Page:Fairy tales and other stories (Andersen, Craigie).djvu/421
THE LAST DREAM OF THE OLD OAK TREE
floated past beneath his crown like dark troops of passage-birds, or like great white swans. And every leaf of the Tree had the gift of sight, as if it had eyes wherewith to see: the stars became visible in broad daylight, great and sparkling; each of them sparkled like a pair of eyes, mild and clear. They recalled to his memory well-known gentle eyes, eyes of children, eyes of lovers, who had met beneath his boughs.
It was a marvellous spectacle, and one full of happiness and joy! And yet amid all this happiness the Tree felt a longing, a yearning desire that all other trees of the wood beneath him, and all the bushes, and herbs, and flowers, might be able to rise with him, that they too might see this splendour and experience this joy. The great majestic Oak was not quite happy in his happiness, while he had not them all, great and little, about him; and this feeling of yearning trembled through his every twig, through his every leaf, warmly and fervently as through a human heart.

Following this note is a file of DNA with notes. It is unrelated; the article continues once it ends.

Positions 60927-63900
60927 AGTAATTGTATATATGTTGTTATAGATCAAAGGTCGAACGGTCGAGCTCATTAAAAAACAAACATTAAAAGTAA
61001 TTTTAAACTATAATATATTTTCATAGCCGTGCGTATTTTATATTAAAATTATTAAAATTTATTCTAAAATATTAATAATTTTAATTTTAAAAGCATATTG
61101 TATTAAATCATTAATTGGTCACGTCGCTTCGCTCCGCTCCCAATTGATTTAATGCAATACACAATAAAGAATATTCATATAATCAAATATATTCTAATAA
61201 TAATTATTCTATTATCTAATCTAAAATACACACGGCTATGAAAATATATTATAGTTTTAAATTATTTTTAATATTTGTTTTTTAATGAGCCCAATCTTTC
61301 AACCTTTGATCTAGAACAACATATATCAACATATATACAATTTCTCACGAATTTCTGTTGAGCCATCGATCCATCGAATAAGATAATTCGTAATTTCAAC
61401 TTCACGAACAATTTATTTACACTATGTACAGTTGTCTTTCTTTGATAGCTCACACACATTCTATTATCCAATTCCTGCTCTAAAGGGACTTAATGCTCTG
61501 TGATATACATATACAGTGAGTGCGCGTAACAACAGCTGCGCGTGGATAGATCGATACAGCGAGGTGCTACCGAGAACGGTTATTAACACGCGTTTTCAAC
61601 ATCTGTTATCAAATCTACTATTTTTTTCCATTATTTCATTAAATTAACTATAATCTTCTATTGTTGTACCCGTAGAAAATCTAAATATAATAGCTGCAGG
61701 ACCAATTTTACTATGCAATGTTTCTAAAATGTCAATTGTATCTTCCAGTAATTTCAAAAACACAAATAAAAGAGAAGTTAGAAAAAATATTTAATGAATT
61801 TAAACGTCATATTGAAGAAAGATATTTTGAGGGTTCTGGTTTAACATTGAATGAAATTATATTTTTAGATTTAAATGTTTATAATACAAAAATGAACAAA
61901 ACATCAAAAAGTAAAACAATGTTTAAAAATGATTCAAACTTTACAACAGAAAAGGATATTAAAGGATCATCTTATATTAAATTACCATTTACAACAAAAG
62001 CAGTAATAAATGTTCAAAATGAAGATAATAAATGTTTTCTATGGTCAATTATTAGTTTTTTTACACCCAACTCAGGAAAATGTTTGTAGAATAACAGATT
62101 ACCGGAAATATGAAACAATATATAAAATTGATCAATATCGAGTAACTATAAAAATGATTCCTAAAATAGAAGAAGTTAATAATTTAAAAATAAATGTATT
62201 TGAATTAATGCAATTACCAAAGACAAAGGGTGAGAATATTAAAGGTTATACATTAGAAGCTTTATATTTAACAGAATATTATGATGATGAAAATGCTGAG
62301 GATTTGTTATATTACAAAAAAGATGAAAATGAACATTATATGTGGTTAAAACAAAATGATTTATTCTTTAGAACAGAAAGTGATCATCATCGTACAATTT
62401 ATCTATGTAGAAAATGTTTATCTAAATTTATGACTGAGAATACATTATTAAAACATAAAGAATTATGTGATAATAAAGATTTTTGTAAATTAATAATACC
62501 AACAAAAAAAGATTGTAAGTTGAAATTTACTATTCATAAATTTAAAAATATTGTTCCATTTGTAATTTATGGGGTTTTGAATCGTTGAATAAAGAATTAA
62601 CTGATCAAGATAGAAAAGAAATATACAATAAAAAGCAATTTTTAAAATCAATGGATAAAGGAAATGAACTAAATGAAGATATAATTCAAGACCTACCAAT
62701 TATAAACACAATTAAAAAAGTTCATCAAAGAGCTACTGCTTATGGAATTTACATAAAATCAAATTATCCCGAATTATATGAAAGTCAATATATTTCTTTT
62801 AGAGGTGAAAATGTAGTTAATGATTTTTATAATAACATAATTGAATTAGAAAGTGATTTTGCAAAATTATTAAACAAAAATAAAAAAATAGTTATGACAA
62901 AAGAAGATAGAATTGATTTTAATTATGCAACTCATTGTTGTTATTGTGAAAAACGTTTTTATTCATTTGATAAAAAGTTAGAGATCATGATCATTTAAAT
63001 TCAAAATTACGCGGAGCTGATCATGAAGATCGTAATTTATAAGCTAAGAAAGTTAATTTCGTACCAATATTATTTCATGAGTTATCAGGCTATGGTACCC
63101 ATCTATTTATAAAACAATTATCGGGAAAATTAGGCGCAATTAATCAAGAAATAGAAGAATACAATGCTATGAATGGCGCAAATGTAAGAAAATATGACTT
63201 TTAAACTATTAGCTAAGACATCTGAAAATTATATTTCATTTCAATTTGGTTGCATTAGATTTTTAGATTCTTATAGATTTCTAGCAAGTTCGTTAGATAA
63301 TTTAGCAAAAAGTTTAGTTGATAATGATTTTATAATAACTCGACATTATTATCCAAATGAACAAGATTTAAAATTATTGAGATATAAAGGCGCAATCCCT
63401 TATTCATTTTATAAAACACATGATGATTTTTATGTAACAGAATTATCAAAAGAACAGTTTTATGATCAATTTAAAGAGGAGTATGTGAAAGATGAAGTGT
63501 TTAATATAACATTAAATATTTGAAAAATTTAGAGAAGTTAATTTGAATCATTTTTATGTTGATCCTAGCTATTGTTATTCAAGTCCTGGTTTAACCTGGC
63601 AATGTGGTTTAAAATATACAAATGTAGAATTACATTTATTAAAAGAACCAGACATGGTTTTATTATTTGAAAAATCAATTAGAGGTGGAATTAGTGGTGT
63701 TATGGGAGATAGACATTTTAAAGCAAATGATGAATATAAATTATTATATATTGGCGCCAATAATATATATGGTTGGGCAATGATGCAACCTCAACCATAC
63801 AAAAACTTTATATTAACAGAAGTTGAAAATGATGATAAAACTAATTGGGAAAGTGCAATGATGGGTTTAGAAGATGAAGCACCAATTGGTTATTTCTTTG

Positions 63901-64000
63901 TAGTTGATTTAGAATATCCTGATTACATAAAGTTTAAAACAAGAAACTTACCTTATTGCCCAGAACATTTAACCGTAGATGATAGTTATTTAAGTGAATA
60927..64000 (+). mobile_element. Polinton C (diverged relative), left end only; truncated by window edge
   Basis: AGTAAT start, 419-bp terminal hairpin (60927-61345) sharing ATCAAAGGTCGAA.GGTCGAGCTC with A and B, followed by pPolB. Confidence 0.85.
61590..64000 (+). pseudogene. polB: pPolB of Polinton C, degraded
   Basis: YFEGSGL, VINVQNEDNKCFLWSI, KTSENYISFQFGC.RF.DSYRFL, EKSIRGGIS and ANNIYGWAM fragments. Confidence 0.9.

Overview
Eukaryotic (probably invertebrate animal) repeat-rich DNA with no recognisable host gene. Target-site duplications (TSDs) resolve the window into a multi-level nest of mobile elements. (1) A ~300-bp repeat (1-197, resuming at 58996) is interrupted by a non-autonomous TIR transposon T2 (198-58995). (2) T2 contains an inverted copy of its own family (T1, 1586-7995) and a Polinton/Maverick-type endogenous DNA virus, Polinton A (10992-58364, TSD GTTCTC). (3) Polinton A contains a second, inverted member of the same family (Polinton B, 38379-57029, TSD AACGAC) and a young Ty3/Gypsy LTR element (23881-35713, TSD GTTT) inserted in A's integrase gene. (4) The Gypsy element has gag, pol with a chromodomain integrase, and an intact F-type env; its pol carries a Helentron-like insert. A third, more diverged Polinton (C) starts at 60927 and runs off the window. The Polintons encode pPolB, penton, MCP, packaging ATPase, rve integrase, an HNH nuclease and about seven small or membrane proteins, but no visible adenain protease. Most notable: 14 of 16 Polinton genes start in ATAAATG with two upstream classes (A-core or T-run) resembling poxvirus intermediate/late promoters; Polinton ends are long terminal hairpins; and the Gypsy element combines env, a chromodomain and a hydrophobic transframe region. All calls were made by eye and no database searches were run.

The crown of the Tree waved to and fro, as if he sought something in his silent longing, and he looked down. Then he felt the fragrance of woodruff, and soon afterwards the more powerful scent of honeysuckle and violets; and he fancied he heard the cuckoo answering him.
Yes, through the clouds the green summits of the forest came peering up, and under himself the Oak saw the other trees, as they grew and raised themselves aloft. Bushes and herbs shot up high, and some tore themselves up bodily by the roots to rise the quicker. The birch was the quickest of all. Like a white streak of lightning, its slender stem shot upwards in a zigzag line, and the branches spread around it like green gauze and like banners; the whole woodland natives, even to the brown-plumed rushes, grew up with the rest, and the birds came too, and sang; and on the grass-blade that fluttered aloft like a long silken ribbon into the air, sat the grasshopper cleaning his wings with his leg; the May beetles hummed, and the bees murmured, and every bird sang in his appointed manner; all was song and sound of gladness up into the high heaven.